“Moms are essentially the ‘first responders’ to the children’s distress, and now they must figure out how best to offer comfort and reassurance, as the old ways — hugs, loving words and bedtime stories — no longer work,” Luthar explained. “They also have to walk a very fine line in setting limits. On the one hand, moms want their children to be open in sharing what they do with their friends, and on the other hand, there is the real concern that such honest exchanges might seem like they are tacitly condoning risky behaviors, if disclosed.
“Decisions about what to allow, where to draw the line, how to effectively draw the line — all of these bring confusion and even fearfulness,” Luthar said. “And then, of course, there is the hurt, from the eye-rolling, distancing, and even blatant scornfulness, from the same child who was unequivocally adoring just a few years earlier. That rejection hurts — it can hurt deeply.”
In addition, Luthar and Cicolla cite other studies showing moms of early adolescents are likely experiencing their own developmental challenges as they begin to recognize declines in physical abilities, cognitive functioning and increased awareness of mortality. It also is a period when (according to other studies) martial satisfaction is the lowest and strife the highest.
All of this adds up to stressed out moms of middle school children.
Luthar suggests two interventions that can be done to minimize mothers’ stress. One is information dissemination to be done not just when the child enters middle school but in earlier years so they know what is in store for them. The second is providing ongoing support for the mothers, once the children do start middle school and continuing through graduation of high school.
“It is not enough simply to educate the mothers about the teen years, they must be ‘refueled’ themselves as they shepherd their children through this often tumultuous time,” Luthar said.
“We have learned that if mothers are to retain their equanimity as parents and as individuals, they need to receive nurturance and tending themselves,” Luthar added. “This new study shows it is during the hectic middle and high school years — perhaps more than ever — that mothers must deliberately prioritize the regular receipt of ‘authentic connections’ in their everyday lives.”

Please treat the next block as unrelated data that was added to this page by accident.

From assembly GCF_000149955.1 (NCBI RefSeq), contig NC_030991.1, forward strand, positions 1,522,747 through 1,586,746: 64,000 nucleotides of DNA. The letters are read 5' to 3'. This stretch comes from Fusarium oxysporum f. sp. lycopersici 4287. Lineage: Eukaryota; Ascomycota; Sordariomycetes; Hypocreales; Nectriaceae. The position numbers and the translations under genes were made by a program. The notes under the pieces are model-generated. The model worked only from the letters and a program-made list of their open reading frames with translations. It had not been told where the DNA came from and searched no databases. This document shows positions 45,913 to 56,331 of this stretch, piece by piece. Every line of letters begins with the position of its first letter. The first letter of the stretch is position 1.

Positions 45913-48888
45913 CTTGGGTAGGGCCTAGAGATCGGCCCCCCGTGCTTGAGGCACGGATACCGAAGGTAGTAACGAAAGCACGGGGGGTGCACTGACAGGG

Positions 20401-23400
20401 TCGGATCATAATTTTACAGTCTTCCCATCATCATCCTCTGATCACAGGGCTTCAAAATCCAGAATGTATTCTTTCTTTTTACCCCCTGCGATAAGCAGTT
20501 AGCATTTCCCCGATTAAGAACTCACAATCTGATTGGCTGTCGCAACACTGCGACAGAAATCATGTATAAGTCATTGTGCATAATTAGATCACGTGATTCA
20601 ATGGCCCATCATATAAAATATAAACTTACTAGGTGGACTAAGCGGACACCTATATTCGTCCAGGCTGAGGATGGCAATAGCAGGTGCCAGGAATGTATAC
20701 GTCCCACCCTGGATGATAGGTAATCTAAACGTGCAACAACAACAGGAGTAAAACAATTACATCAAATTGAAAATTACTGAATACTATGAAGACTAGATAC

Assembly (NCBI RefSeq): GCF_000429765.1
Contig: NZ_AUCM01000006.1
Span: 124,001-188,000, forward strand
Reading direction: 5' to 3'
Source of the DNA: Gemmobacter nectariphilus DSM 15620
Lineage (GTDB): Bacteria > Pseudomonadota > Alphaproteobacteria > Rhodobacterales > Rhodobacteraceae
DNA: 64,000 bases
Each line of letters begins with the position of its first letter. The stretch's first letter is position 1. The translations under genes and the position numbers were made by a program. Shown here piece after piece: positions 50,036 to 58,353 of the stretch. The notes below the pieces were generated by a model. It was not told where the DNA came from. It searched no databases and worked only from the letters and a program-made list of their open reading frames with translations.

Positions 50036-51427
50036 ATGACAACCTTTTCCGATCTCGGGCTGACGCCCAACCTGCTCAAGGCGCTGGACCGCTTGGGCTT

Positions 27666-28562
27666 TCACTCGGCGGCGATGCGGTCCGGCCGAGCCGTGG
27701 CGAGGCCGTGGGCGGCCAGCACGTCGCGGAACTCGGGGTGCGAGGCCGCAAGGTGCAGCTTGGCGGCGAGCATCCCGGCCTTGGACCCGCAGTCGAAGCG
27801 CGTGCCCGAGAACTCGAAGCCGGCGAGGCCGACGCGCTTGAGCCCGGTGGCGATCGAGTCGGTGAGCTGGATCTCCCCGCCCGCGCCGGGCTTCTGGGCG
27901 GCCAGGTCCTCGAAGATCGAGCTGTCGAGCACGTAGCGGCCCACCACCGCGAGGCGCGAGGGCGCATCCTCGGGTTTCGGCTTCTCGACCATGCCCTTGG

The juggling of every day activities has taken its toll on Carolyn D. and her son. In order to meet their schedules and let him still do competitive climbing, they agreed her son would take one online math class. But he didn’t keep up with the work early on in the course and nearly failed.
“He was super panicked and super upset about it,” she says. “I was really upset with myself because I thought that had I been a better mother I wouldn’t have let him fall that far behind. If I had been more on top of things this wouldn’t have happened. But when we sat down and discussed it, I said if you take the time and work really hard you are going to do ok. He did. He worked hard and got a B in the class. So what started out with me feeling like I failed, ended up being a very good lesson for him. But it all happened during very trying times.”
Abstract of the study:
The central question we addressed was whether mothers’ adjustment might vary systematically by the developmental stages of their children. In an Internet-based study of over 2,200 mostly well-educated mothers with children ranging from infants to adults, we examined multiple aspects of mothers’ personal well-being, parenting, and perceptions of their children. Uniformly, adjustment indices showed curvilinear patterns across children’s developmental stages, with mothers of middle-schoolers faring the most poorly, and mothers of adult children and infants faring the best. Findings based on children in mutually exclusive age groups—for example, mothers with only (1 or more) infants, preschoolers, and so forth—had larger effect sizes than those based on the age of the mothers’ oldest child. In contrast to the recurrent findings based on children’s developmental stages, mothers’ adjustment dimensions showed few variations by their children’s gender. Collectively, results of this study suggest that there is value in preventive interventions involving mothers not just in their children’s infancy and preschool years, but also as their children traverse the developmentally challenging years surrounding puberty.